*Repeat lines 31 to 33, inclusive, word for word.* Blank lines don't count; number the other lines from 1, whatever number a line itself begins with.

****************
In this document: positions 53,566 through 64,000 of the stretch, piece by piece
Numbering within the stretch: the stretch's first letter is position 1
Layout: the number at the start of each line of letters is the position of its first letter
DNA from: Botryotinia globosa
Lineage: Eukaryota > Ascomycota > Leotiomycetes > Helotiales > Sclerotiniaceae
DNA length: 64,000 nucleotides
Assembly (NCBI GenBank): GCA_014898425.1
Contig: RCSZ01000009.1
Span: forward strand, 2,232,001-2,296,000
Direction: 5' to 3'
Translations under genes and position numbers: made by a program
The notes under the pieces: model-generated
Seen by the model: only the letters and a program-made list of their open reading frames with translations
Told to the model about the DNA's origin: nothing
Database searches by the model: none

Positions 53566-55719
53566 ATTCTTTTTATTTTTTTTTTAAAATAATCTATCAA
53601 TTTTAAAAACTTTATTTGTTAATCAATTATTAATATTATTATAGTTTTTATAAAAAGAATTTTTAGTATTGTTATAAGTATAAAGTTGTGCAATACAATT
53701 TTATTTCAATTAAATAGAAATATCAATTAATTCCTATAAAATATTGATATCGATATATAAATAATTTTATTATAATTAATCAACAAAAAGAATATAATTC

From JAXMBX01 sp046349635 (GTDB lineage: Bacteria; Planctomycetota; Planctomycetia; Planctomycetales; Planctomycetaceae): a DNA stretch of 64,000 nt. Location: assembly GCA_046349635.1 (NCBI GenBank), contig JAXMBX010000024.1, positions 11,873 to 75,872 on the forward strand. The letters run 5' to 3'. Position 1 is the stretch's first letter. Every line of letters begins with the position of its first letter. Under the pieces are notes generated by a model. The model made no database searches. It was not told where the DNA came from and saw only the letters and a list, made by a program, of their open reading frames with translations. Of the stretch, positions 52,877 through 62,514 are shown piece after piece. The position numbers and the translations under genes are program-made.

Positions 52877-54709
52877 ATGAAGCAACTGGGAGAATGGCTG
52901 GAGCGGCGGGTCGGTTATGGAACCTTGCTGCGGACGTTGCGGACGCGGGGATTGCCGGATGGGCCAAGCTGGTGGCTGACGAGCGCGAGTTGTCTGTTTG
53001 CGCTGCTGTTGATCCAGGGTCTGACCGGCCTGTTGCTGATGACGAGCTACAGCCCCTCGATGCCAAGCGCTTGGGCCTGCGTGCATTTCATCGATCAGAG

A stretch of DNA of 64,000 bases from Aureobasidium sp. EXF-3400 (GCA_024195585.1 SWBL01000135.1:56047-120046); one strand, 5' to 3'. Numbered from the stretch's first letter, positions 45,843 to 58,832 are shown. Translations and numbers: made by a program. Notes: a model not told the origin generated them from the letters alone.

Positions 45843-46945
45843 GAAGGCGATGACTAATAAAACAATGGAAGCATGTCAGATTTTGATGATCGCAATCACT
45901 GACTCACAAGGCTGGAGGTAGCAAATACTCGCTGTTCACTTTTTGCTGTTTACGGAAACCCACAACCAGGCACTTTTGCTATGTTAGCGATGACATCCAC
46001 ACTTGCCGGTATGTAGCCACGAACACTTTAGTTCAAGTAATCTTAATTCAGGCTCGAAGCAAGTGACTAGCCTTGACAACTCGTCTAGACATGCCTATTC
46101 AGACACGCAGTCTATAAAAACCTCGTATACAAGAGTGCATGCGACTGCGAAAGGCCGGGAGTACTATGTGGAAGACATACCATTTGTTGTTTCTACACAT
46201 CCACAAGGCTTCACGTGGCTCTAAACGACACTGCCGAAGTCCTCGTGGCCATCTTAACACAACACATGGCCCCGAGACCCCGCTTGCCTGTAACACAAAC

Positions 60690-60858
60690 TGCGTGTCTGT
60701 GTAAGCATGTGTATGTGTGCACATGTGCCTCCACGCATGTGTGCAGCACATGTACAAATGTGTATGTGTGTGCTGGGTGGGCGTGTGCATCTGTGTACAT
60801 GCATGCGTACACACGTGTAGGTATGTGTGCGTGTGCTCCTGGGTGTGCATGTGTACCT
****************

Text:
46201 CCACAAGGCTTCACGTGGCTCTAAACGACACTGCCGAAGTCCTCGTGGCCATCTTAACACAACACATGGCCCCGAGACCCCGCTTGCCTGTAACACAAAC

Positions 60690-60858
60690 TGCGTGTCTGT